Sometimes you gotta kick back and watch something nice and slow. There are so many loud and exciting anime but underneath all the flashy shows are a special brand of slice of life some call “healing shows”. Aria, Non Non Biyori are such titles as is the one I’ll be discussing in this article, Sketchbook: Full Colour’s. Read on to see what I thought of this title!
Sketchbook: Full Colour’s is a slice of life anime about Sora, a shy highschool girl who is a member of her school’s art club. That is about it for the set-up, it mainly follow Sora and her friends as they explore the world around them, grow as artists and meet new people. It’s focus is on Sora’s little discoveries and ventures. She does things like switching up her daily routine, going to the mountains to find a new drawing spot, and meeting new friends. Over the course of the show she gains more confidence in herself and becomes less shy with the people around her. It’s only 13 episodes longs and light on character development so don’t go in expecting something that goes anywhere. Sketchbook is not an anime about plot or development, it’s really about slowing down and taking the time to admire the beauty in the little things around us.
Sora is a good character, a young girl with a passion for life and new adventures who’s a little shy but always tries her best. Natsumi, one of her friends, is a loud girl who plays with puppets. Right away you’ll see how strange this cast is. You have Kate, a Canadian transfer student who talks in the most adorably bad Japanese ever. Fuu and Ryou, these two girls who are in perfect sync with each other. Kuga a girl who feels comfort in wrapping herself up in curtains and a crazy teacher who’s depressed her youth is over. The cast is quite unique, I found it void of many cliches, I suppose the weirdness of everyone was to balance with Sora, one of the only normal characters in the show. The quirkiness of the cast adds to the overall tone however and gives some very light comedic relief at times.
This show is not laugh out loud funny and in fact the overall humour is tame. More then anything it’s a quiet show with great ambience and feel. It’s true to the healing slice of life genre. One major issue however is the cats. There are talking cats in this show. They are like Garfield where they talk to each other using magic brainwaves so humans don’t hear them. The inclusion of cats almost did the show in for me, while the big bag cat Kuma is funny, Michael is irritating with a voice equivalent to grinding a chalkboard with a cheese grator. The cats made sense as they are neighbour strays that Sora will sometimes interact with but I feel making them talk was a bad idea and overall it adds a weird element to the show that I think could’ve been taken out without missing anything.
Art wise the style is certainly of it’s time (crazy to think 2007 was 9 years ago, it doesn’t feel like it). The art works and while not overly detailed the watercolour backgrounds are a nice touch to the overall simple but warm look and feel of the show. For sound, the voice acting is good. Fricking KanaHana voices Sora, I didn’t even know it was her until I typed this review. The soundtrack is composed mostly of curious piano pieces which do the show well as a sonic representation of Sora’s curiosity and sense of adventure.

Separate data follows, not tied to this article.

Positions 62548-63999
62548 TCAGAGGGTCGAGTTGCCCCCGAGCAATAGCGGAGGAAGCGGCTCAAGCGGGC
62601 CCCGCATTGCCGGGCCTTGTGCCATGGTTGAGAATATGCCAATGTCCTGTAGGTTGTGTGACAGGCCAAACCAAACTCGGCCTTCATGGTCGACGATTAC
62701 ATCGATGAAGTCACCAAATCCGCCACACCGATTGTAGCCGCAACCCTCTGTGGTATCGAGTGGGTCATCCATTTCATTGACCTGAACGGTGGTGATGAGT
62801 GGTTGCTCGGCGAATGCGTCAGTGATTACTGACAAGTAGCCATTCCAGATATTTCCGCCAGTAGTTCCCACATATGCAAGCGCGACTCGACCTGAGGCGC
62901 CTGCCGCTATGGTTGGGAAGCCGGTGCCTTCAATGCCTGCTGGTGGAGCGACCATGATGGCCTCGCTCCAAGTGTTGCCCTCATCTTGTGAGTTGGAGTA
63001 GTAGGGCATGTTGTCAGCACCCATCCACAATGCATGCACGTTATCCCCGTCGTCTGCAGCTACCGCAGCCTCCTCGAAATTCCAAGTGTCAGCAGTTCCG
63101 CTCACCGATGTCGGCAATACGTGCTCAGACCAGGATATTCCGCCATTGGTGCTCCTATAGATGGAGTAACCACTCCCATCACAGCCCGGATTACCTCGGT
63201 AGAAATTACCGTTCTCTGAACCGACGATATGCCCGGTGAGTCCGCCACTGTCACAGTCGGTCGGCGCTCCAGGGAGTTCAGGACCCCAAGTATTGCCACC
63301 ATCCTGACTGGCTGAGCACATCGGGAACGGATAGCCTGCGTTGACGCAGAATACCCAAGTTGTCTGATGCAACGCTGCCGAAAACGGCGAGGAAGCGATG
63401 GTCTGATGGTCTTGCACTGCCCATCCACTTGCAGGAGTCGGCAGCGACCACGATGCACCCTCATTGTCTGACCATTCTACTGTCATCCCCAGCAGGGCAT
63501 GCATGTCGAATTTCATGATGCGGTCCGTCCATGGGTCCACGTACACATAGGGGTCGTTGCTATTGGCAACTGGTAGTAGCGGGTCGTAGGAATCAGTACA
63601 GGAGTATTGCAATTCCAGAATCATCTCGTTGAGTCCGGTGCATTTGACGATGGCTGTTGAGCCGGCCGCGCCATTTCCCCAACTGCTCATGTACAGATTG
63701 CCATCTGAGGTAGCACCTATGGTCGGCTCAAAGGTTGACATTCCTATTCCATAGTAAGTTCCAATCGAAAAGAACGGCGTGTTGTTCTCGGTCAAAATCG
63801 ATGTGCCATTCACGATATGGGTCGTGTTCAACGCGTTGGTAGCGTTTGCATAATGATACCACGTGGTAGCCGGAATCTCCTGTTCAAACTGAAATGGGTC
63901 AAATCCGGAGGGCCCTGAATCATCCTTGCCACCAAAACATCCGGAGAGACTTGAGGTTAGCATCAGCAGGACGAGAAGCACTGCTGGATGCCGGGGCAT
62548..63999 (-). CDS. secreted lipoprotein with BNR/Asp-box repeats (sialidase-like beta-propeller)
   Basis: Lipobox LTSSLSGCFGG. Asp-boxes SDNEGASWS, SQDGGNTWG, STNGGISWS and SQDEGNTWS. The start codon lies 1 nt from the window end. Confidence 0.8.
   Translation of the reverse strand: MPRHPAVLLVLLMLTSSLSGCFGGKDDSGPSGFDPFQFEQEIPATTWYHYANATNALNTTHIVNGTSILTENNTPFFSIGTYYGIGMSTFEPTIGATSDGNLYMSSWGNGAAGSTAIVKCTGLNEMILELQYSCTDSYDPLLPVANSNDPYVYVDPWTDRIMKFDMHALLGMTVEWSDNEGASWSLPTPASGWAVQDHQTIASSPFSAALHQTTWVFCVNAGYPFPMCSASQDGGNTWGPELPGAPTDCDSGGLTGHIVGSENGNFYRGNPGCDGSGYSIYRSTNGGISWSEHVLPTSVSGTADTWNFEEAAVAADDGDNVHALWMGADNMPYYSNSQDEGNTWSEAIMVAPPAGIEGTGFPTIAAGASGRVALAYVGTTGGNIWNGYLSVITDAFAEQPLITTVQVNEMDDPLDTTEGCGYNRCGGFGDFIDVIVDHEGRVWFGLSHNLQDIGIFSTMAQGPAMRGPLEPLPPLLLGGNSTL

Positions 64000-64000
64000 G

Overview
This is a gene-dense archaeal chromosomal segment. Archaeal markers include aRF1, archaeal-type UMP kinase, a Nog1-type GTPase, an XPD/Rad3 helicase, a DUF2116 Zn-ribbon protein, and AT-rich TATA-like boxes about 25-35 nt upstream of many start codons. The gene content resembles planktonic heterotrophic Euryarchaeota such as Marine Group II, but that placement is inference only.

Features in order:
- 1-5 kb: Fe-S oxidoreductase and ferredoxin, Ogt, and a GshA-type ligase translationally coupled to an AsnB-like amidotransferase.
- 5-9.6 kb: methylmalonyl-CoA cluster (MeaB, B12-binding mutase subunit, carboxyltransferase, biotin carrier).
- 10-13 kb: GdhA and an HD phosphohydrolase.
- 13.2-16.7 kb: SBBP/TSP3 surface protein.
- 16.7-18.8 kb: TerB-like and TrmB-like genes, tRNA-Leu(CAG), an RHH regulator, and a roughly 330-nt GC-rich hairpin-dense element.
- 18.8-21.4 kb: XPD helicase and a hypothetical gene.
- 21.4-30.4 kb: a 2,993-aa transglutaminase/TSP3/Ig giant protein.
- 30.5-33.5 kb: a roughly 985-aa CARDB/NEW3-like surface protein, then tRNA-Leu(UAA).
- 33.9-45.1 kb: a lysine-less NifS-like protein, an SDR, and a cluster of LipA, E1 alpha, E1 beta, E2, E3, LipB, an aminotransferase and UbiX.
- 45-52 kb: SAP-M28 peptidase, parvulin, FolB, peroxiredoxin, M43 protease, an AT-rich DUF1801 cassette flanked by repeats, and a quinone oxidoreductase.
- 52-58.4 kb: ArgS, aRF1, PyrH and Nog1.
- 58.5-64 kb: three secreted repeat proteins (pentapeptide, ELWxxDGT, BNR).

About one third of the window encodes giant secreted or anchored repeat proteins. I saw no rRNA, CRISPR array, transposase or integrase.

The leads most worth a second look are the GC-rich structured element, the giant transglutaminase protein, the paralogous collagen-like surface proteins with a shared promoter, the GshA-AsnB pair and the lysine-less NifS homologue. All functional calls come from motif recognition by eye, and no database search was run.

Musically the opening song “Kaze Sagashi” sounds like it’s reaching or reflecting on a time long pasted. It’s driven by finger picked acoustic guitar and a power string section over the chorus which rises it to a dreamlike state. It sounds like a song for a lost summer, a time that you can never get back. Combined with the animation for the OP sequence and it’s a beautiful way to open each episode, it truly gets you into the mood for Sketchbook. “Kaze Sagashi” makes me feel relaxed and also very sad. It’s a perfect blend of many different feelings but the overall tone is that of sentiment.
The ending song “Sketchbook wo Motta Mama” is also very relaxing but a little more lively then the opening. It begins with a nice melody into some horns leading to a chilled out verse. It sinks you into it’s world, I think it’s a nice song and certain a good complement to the opening number. While “Kaze Sagashi” features a more adult sounding singer “Sketchbook wo Motta Mama” is sang in a cutesty high voice, like Sora.
Sketchbook: Full Colour’s says something and that’s “slow down”. It’s a nice relaxing watch and something to take at a casual pace rather then marathon. If you go in expecting a big plot and character development you will be disappointed. Know what you’re in for and relax because this is a light watch and it’ll make you feel good if you let it in. This show really had a great effect for me and I’m happy I started it when I did. I watched it here and there before bed over the course of a couple weeks.
Get comfortable and let Sketchbook take you into it’s world. It’s a fun journey and while the pay off isn’t much it should leave you smiling by the end.